The World Health Organization (WHO), in 2013 approved the global initiative “Universal Eye Health” for a period of 5 years from 2014 to this year 2019. This plan seeks to prevent avoidable blindness and visual disabilities. Costa Rica, as a member country of the Pan American Health Organization, is committed to carrying out actions to improve national indexes regarding visual disabilities and blindness going into the future.

According to the Rapid Evaluation of Avoidable Blindness, carried out by the Costa Rican Social Security Fund in 2015, it was found that untreated cataract in people over 50 represents the leading cause of blindness in Costa Rica (52.1%). The prevalence of low functional vision in people over 50 years, understood as the categories of blindness, severe visual impairment, of the untreatable or irreversible cause, was estimated at 2.5% of the population.

Chronic diseases such as diabetes, whose prevalence is 22% is another great challenge since its evolution affects vision due to retinopathy and an annual ophthalmologic revision is required in patients with diabetes, to avoid serious consequences.

The prevalence of diabetic retinopathy of any grade in patients older than 50 years is estimated at 50.8%, proliferative diabetic retinopathy is 1.6% and the prevalence of diabetic maculopathy that threatens vision among diabetics older than 50 years is estimated at 1.1% of according to Evaluation of Avoidable Blindness studies.

Blindness not only affects the quality of life of the person but increases their dependence, reduces social participation and influences economically by decreasing employment opportunities.

The country has pledged to follow up on the indicated data and to carry out the necessary actions with the National Committee for the Prevention of Blindness and Avoidable Visual Impairments, it is an inter-institutional group with social participation, which is responsible for promoting the visual health in the country and mobilize the different national entities to achieve the proposed objective of reducing blindness and avoidable visual impairments.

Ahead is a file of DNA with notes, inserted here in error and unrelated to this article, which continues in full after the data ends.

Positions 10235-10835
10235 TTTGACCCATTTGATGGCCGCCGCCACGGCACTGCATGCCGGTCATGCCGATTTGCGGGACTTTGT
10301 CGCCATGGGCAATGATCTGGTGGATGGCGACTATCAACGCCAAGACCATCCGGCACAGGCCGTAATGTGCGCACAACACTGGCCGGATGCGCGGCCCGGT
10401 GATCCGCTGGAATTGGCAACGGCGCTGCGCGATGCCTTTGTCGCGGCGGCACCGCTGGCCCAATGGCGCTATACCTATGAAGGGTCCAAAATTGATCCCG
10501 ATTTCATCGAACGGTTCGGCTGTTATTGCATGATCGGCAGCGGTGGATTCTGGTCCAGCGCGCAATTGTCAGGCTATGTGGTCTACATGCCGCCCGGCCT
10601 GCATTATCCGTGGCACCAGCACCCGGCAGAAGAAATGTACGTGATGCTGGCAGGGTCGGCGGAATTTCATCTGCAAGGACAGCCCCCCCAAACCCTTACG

There is currently an action plan established by the Pan American Health Organization Directing Council that proposes a series of measures to address this problem, which will represent a challenge in the future due to the population increase, its longevity and the greater demand for attention that will fall upon Health Services.

To reduce avoidable visual disability and guarantee access to rehabilitation services, the plan proposes the following:

* Create and maintain human resources that are distributed equally to address the problem

* Strengthen the organizational capacity of public ophthalmology services to provide efficient, affordable and high-quality services for the entire population.

* Strengthen the primary eye care system for early detection and refer people over 50 with visual impairment.

* Increase the coverage of cataract surgery to all segments of the population and compliance with standards and quality.

* Formulate programs to improve the quality of neonatal care, prevention, detection and treatment of retinopathy in prematurity.

* Detect and treat uncorrected refractive defects in school children and adolescents through effective screening and management programs.

It is important to remember that: “The recognition of people with disabilities goes with seeing everything created by God as a symbol of life and therefore has a value that emerges from human sensitivity itself.”

SOURCEEdixon Colmenares